Thursday, October 22, 2009


There is a belief in some quarters that an expected end-of-year $1-billion Goldman Sachs contribution to charity is no more than a publicity stunt designed to blunt public outrage about the record sum the company has earmarked for compensation this year. I’m inclined to feel that a billion dollars is a billion dollars after all, and it can be mighty helpful in many ways. (For the record, Goldman is also donating $200 million to its own foundation, which promotes education.)

My cry is for more thoughtful, timely and transparent communications. Goldman knew this announcement was coming — why not clarify the purpose of the foundation and talk about who benefits from the firm’s very generous donation? Will this be an ongoing thing, or a one-shot deal? These questions may well have been answered … but I missed them in the major media, both traditional and online that I read. Specific information — delivered loudly and clearly — can have a major impact on public sentiment in the era of Web 2.0 transparency, when everyone is savvy to the techniques of PR and marketing.

Goldman might take a lesson from Andrew Carnegie, the hard-driven and extraordinarily wealthy industrialist who said, “Surplus wealth is a sacred trust which its possessor is bound to administer in his lifetime for the good of the community.” Among other areas, he funded public libraries both here and abroad. Similarly, Goldman has an opportunity to be a community hero. Now many public libraries are in need, and Goldman could provide direct grants to every public library in the U.S. at risk of closing for lack of funding. In fact, a few weeks ago the Philadelphia Public Library came close to closing its doors permanently, only to be saved at virtually the last minute by the Pennsylvania State Senate. Public libraries are where kids — and adults — can find safe haven from the depressing realities of the recession, plus free books, DVDs to borrow, community programs, free internet access, etc. Those are benefits that speak directly to the middle class and reflect sensitivity to the perceived gulf between the haves and have-nots in this country.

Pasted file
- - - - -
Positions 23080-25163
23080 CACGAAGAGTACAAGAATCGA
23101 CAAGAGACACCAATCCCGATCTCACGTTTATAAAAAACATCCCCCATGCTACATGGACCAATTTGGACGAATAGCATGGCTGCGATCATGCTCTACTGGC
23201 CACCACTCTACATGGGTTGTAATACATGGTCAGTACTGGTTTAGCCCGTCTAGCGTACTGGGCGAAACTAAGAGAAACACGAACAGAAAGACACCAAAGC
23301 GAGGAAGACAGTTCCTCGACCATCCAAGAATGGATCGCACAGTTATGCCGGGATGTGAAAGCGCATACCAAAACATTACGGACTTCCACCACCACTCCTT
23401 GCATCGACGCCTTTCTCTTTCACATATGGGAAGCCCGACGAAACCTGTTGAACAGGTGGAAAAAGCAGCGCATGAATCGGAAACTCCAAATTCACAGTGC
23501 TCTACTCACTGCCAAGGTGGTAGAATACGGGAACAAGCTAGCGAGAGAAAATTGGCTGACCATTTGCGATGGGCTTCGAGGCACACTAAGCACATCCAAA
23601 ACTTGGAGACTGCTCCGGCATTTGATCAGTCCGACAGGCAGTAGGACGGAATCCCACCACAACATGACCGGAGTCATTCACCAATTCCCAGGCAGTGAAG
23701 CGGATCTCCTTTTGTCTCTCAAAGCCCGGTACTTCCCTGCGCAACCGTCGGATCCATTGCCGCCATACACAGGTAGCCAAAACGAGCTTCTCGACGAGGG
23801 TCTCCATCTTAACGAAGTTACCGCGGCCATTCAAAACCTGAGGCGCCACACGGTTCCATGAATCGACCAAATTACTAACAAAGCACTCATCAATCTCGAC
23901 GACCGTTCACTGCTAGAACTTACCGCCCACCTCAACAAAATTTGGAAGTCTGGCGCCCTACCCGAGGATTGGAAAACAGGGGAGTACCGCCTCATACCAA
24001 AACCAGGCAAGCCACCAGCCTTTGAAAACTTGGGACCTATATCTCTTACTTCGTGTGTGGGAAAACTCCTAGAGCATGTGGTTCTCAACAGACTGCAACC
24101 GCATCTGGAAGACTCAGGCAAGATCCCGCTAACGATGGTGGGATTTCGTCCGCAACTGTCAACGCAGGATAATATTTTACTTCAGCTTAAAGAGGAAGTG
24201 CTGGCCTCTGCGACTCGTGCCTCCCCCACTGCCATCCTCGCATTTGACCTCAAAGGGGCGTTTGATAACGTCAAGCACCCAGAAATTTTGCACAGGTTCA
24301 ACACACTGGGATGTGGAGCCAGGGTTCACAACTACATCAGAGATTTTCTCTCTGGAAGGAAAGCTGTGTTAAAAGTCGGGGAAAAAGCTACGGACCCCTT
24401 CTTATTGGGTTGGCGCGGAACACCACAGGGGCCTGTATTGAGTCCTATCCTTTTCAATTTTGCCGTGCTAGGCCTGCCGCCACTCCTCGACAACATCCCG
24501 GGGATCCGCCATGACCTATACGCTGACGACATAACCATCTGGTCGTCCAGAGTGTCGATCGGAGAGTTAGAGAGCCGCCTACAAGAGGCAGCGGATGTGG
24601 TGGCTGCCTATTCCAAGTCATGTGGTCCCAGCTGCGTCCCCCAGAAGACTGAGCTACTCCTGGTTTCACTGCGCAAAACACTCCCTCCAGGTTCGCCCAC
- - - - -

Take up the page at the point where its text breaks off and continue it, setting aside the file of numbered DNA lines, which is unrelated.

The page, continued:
In addition to libraries, Carnegie created New York’s Carnegie Hall and underwrote – among other important institutions – Carnegie-Mellon University, the Tuskegee Institute, the National Negro Business League, the Carnegie Hero Fund and the Peace Palace at the Hague . The pension funds he established ultimately became TIAA-CREF. Over the course of his lifetime, he gave away the equivalent of more than $24 billion (in 2008 dollars) to charity.

Of course, Andrew Carnegie did not have shareholders to contend with. As noted in the BUSINESS INSIDER, “Shareholders may object that money that is not going to actually retain talent should be shareholder equity, and not spent on charity.” And Goldman has already faced one suit on this kind of thing. Further, Goldman has to figure out how to undertake its philanthropy in a tax advantaged way. Regardless of the approach that is ultimately taken, Goldman is sitting on a golden opportunity in terms of public relations.

Technorati Tags: Goldman Sachs, communications, media, Carnegie Hall, Andrew Carnegie, BUSINESS INSIDER, Carnegie-Mellon University,Tuskegee+Institute,
the National Negro Business League, the Carnegie Hero Fund , TIAA-CREF, public relations, Makovsky,


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